13 Steps To Make Culturing Yeast Easy


One of the easiest ways to save money with homebrewing is culturing your own yeast.  Before you have a knee jerk reaction thinking that it is hard or complicated just know people have doing this since there were pyramids if they can do it, you can too.

One reason why you might want to culture your own yeast is if you use that yeast in a lot for your beers.  An example is WLP001 California Ale Yeast or 1056 American Ale.  One that I am starting to love is the relatively new White Labs Yeast 090 San Diego Yeast which has a super fast fermentation.  By being able to keep these yeast around on stand by you have just saved yourself about $7 per recipe, not bad.  If you brew once a week it’s about $30 a month, not to shabby at all.

To culture your own yeast all you have to follow are these 13 easy steps and also all of this information can be found in the book, “The Joy Of Homebrewing”.

What you need first:

  1. 12 330ml beer bottles (12 oz bottles)
  2. 12 bottle caps
  3. 3 fermentation locks with #2 stoppers with a hole in them
  4. 6 oz (170g) dried light malt extract
  5. 1/4 oz (7g) bitter whole hops
  6. 2.5 qt. water
  7. House hold bleach
  8. Cheap Vodka
  9. Small, fine strainer
  10. Q-Tips
  11. Glass measuring cup with pouring spout

After you have collected all of your supplies,

  1. Boil the malt extract and hops in water for 30min.
  2. While the wort is boiling, take the bleach (or your preference of sanitizer) and sanitize your bottles.  Use 1/4 tsp (2ml) per bottle.  Fill with water and let them soak for 15min.
  3. You will also want to ether boil the bottle caps and measuring cup for 15min or you can soak them in the cheap but high proof vodka.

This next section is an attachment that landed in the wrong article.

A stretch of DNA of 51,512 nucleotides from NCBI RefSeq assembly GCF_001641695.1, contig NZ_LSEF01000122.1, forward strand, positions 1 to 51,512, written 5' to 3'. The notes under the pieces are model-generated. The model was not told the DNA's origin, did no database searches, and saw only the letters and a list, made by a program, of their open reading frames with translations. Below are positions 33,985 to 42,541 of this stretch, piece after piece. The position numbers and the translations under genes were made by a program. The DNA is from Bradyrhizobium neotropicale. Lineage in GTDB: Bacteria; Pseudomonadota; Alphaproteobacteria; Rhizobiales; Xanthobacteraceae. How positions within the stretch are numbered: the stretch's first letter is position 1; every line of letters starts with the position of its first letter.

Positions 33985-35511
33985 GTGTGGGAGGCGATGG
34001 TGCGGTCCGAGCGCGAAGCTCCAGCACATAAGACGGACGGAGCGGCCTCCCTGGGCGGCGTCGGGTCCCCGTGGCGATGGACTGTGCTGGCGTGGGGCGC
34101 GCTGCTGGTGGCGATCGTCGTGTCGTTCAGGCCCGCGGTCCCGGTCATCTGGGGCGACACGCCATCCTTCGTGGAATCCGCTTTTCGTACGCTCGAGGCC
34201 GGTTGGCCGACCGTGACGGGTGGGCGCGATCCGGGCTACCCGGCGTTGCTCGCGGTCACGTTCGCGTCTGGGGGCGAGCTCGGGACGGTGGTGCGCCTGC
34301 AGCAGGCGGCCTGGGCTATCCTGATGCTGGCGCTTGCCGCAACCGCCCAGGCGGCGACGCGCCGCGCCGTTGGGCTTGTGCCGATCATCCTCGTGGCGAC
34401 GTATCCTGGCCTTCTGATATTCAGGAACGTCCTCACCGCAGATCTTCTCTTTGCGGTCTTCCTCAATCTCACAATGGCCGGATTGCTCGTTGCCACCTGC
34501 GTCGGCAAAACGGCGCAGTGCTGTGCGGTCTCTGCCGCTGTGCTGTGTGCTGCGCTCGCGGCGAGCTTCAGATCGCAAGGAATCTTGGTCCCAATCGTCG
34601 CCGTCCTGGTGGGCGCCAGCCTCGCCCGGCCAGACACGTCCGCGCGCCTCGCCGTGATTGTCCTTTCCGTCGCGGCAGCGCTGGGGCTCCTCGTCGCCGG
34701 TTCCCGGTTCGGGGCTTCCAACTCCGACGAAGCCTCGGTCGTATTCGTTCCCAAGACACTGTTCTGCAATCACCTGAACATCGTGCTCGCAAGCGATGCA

4. After the wort has boiled for 30min, remove hops by pouring wort through a strainer into another pot.
  5. Bring to a boil again and boil for at least 10 more minutes.
  6. Drain all the water from the beer bottles then take the sterile measuring cup, pour about 6 oz of boiling sterile wort into each sanitized bottle.
  7. Cap immediately with sterile caps.
  8. Label the bottles.  Let them cool, once they are cooled down a bit put them in your refrigerator.
  9. Remove the bottle filled with beer wort from storage and shake.
  10.  Prepare a solution of 1 teaspoon of household bleach per qt of water and immerse rubber stoppers and fermentation locks.
  11. Carefully remove cap from bottle.  Open container of yeast and pour into the beer wort.  Make sure that the opening is sanitized before pouring.  If it is glass, you can burn the lips of it with a lighter.  If it is plastic you can take a swab of the vodka and rub it to make it sanitized.
  12.  After the yeast has been added, place the #2 stopper and the airlock on top.  Fill the airlock with the appropriate amount of water or sanitizing solution.
  13. Allow the wort to sit at room temp for about 18 hours (you will want a strong fermentation), then place in refrigerator.  The idea behind the refrigeration is that the decrease in temperature will make the yeast go dormant.  The yeast should remain healthy for another 2 weeks before having to propagate the yeast in another bottle of sterile beer.

After a prolonged period, the yeast will begin to die.  This period will be shortened if the yeast is agitated.  Yeast can be stored for long period by freezing it.  The way to store yeast without killing it if you are freezing the yeast is to add glycerol to it making it 10% of the total volume.  If this is done correctly, the yeast may be frozen for up to one year before recapturing is necessary. 

 

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3 Responses to “13 Steps To Make Culturing Yeast Easy”

  1. 1st Essential Step Into All-Grain – All Grain Series | Jay's Brewing Blog Says:

    […]  Now that’s what I call saving money.  If you can culture your own yeast (which we have a post about it) you can make brew for about $9.50 per case.  But if you’re brewing per recipe figure that […]

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    […] way to save money per recipe is to culture your own yeast.  We do have a post on how to do it.   It’s the way that I was taught on how to do […]

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